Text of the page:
Organic gardening grows more and more popular each day, and for good reason. Organic gardeners avoid the use of synthetic chemicals to keep their yards healthy and hazard-free. The methods of keeping plants growing vigorously without the heavy reliance on environmentally unfriendly sprays are the true success of organic gardens. The most important aspect of organic gardening? Soil.
As the life force of the garden, soil enriched with organic matter becomes moist, airy, and fertile–ideal for healthy plants. It also nourishes beneficial organisms and bacteria and supports fungi that optimize growing conditions. Prevention is also the watchword of organic gardeners. Plants can thrive if they are given the right amount of sun, suitable soil, proper spacing, and ideal planting.
Here are a few tips that will help you keep your organic garden thriving and healthy.
1. Maintain a good compost pile. The nutrients derived from your composting provide everything your soil needs to sustain the garden. Start the compost pile on a bed of branched sticks that will allow air to rise. Add a perforated pipe (PVC works well) in the center and build layers of old leaves, grass clippings, and other garden leftovers around it. The air will flow through the pipe into the pile. If you cannot use the finished compost for a while, cover the pile with a tarp to trap the nutrients in the compost.
2. Be mindful of the length of the growing season. The longer the growing season, the more compost is needed in the soil. A longer growing season requires more nutrients and organic matter in the soil.
3. Try companion planting. Some plants replenish nutrients lost by another plant, and some combinations can effectively keep pests away.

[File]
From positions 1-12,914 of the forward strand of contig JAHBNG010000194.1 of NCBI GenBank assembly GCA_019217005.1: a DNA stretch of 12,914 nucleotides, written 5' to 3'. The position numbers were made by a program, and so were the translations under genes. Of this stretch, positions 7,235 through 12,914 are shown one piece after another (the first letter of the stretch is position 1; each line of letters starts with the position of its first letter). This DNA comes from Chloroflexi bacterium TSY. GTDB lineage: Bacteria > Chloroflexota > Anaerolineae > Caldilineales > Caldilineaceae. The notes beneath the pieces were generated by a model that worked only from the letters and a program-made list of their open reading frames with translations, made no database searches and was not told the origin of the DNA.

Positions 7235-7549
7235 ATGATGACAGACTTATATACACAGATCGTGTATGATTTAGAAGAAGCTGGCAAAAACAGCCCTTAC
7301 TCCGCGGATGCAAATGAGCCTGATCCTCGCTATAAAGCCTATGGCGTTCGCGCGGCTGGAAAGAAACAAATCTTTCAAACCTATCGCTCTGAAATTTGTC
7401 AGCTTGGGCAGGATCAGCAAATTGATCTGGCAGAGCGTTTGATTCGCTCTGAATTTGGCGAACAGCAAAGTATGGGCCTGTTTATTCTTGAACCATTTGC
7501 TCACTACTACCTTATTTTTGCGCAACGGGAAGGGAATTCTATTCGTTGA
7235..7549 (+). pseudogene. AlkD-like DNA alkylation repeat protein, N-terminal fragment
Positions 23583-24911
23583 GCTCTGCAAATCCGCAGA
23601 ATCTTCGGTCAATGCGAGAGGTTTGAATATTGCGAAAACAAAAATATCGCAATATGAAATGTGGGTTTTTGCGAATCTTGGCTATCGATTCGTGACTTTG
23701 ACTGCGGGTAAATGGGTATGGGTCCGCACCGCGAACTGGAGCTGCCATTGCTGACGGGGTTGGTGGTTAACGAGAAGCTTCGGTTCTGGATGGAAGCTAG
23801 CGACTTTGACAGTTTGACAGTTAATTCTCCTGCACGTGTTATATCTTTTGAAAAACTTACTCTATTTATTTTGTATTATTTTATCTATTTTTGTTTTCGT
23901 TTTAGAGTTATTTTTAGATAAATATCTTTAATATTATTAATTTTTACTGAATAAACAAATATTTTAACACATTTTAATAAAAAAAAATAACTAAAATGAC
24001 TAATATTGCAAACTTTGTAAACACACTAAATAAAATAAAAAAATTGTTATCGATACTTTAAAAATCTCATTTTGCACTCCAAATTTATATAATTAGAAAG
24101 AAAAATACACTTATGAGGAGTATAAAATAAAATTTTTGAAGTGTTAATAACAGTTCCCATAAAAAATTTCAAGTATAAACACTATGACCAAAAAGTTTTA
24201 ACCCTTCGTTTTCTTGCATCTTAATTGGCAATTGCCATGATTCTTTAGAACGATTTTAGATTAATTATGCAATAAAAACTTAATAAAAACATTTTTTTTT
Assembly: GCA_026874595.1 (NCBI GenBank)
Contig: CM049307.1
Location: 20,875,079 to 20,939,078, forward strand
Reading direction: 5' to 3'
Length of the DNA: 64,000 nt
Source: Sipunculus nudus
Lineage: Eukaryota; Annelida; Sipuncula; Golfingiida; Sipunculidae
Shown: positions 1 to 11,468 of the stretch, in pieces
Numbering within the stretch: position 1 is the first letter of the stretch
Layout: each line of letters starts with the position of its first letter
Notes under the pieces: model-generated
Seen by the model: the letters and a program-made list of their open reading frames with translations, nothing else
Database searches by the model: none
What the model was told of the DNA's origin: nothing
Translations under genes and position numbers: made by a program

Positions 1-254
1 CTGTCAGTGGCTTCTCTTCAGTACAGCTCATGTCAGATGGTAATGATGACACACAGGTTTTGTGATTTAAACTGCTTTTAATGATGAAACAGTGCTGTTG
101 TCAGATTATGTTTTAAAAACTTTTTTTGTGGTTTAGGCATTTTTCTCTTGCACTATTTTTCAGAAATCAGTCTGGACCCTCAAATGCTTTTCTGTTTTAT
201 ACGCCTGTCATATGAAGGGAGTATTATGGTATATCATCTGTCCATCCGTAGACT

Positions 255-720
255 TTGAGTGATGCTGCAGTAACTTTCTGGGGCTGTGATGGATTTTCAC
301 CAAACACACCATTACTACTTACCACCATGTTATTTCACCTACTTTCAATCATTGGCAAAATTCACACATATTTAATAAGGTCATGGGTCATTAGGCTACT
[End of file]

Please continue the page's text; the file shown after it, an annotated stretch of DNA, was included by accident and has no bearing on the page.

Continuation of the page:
Consult your local garden center for advice pertinent to your area.
4. Water in the morning. Doing so will help you avoid powdery mildew and other fungal diseases that are often spread by high humidity.
5. Give new beds that extra kick with plenty of compost, soil amendments, and double digging.
6. Keep dirt off lettuce and cabbage leaves when growing by spreading a 1 to 2 inch layer of mulch (untreated by pesticides or fertilizers) around each plant. This also helps keep the weeds down.
7. Recycle your soda bottles, milk jugs, and other plastic containers as great mini-covers to place over your plants and protect them from frost.
8. A garden soil that has been well mulched and amended periodically requires only about a 1-inch layer of compost yearly to maintain its quality.
9. Diatomaceous earth is an abrasive white powder used to damage the cuticle, skin, and joints of insects, and it makes an excellent organic insecticide. It also makes an excellent slug barrier.
10. Rotate your crops each year to help reduce pest and disease problems, as well as to correct nutrient deficiencies and excesses.